6. Always look for potential integration with other systems
To maximise the benefits and ROI from a document management implementation, assess opportunities for integration. Don’t just settle for the ability to follow through a purchase invoice’s path and progress from PO to payment. Consider the bigger picture, including a broader potential for connecting up with procurement systems or your ERP. Contract management is becoming a huge area too, as contracts are increasingly treated as ‘live’ documents evolving all the time; managing them electronically supports that, as well as enabling secure, regular access by authorised personnel.
7. Is your GANTT chart reflecting the real world?
Even in the age of the cloud, business IT projects can take a while. Have you planned for that, as well as looked to see if you need external help in designing and implementing the solution? Even the most humble document management system that introduces pure scan and electronic retrieval to accounts payable can take up to eight days to deploy. That’s before any workflow has been designed and added, and that doesn’t include any training which can double the implementation time. The cost of OCR is also often a source of surprise – which is why proper auditing of the volume of paper that needs to be replaced is important. Don’t underspend here, but also don’t buy a Rolls Royce solution if a Honda is really better for you!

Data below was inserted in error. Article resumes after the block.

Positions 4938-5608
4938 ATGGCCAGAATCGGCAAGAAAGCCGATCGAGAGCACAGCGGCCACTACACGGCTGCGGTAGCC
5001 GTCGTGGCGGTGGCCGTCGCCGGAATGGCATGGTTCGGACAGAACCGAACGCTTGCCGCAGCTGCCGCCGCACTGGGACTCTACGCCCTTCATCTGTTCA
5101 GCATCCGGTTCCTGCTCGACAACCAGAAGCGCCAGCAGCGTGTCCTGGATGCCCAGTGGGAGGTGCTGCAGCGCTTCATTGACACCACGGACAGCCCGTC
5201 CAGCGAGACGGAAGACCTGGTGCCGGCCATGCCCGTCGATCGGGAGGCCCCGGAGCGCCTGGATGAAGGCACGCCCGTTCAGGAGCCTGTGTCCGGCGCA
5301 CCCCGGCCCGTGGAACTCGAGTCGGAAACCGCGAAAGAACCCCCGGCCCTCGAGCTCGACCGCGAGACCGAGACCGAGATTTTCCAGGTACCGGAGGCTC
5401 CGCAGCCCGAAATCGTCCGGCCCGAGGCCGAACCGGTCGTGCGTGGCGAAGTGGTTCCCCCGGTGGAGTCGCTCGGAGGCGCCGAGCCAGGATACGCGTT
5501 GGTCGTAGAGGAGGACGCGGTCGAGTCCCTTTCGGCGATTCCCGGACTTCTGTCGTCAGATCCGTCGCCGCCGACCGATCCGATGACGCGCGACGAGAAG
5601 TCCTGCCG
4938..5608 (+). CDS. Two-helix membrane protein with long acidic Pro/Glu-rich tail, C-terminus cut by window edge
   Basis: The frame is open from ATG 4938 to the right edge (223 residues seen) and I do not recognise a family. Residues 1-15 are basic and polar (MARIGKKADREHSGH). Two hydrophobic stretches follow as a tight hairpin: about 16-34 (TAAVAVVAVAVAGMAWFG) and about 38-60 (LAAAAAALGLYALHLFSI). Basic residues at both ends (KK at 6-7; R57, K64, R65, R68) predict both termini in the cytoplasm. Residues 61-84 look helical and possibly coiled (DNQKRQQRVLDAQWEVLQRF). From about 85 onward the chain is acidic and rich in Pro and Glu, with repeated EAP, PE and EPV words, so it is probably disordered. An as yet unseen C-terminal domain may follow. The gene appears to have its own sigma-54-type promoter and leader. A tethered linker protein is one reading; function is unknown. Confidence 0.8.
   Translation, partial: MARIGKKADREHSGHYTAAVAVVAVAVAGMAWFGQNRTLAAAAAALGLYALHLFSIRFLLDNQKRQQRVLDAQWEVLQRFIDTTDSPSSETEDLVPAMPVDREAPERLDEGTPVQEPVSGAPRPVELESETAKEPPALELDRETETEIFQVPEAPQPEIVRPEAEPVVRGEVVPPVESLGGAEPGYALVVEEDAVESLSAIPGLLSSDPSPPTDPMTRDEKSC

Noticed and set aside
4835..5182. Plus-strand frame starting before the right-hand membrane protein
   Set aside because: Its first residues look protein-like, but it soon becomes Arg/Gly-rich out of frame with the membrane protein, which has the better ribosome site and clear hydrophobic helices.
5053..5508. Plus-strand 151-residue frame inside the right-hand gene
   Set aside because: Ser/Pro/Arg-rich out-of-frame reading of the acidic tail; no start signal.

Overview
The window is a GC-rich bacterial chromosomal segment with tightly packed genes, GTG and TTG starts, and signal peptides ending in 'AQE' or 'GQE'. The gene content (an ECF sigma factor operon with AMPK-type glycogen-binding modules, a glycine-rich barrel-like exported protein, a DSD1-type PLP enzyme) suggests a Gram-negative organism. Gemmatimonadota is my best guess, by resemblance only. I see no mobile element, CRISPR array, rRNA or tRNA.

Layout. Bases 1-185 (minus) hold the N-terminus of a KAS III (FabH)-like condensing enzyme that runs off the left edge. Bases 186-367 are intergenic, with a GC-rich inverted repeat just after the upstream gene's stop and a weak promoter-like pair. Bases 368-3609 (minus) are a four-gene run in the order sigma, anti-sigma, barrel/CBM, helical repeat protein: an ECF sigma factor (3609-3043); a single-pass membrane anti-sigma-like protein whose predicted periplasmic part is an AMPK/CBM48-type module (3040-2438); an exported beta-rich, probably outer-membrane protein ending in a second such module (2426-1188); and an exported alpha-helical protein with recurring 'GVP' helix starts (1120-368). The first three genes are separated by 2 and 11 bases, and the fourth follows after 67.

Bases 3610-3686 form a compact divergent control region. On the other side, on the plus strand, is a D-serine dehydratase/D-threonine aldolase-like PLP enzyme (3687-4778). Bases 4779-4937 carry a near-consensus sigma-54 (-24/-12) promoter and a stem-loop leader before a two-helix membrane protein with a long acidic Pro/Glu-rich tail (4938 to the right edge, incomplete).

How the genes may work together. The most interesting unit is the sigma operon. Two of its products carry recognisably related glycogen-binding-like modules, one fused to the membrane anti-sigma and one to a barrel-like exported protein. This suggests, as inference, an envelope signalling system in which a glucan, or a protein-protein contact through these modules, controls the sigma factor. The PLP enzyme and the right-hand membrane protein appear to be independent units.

8. Soft benefits have equal rights
Mainstream business cases try to account for every last penny and link this to a hard saving or productivity increase with tangible metrics. DM can play a role here; DM in Accounts Payable delivers multiple hard benefits, from physical space savings freed up by pensioning off the filing cabinets or secure off-site archives and reallocated time. But the less immediately obvious benefits may be even more considerable, ranging from fulfilled employees able to focus on tasks more worthy of their skills, or improved supplier relationships and supply-chain efficiency, even savings at audit time because of transparency and document availability. These softer benefits have an impact, and deserve to be tracked and measured as much as the more obvious ones.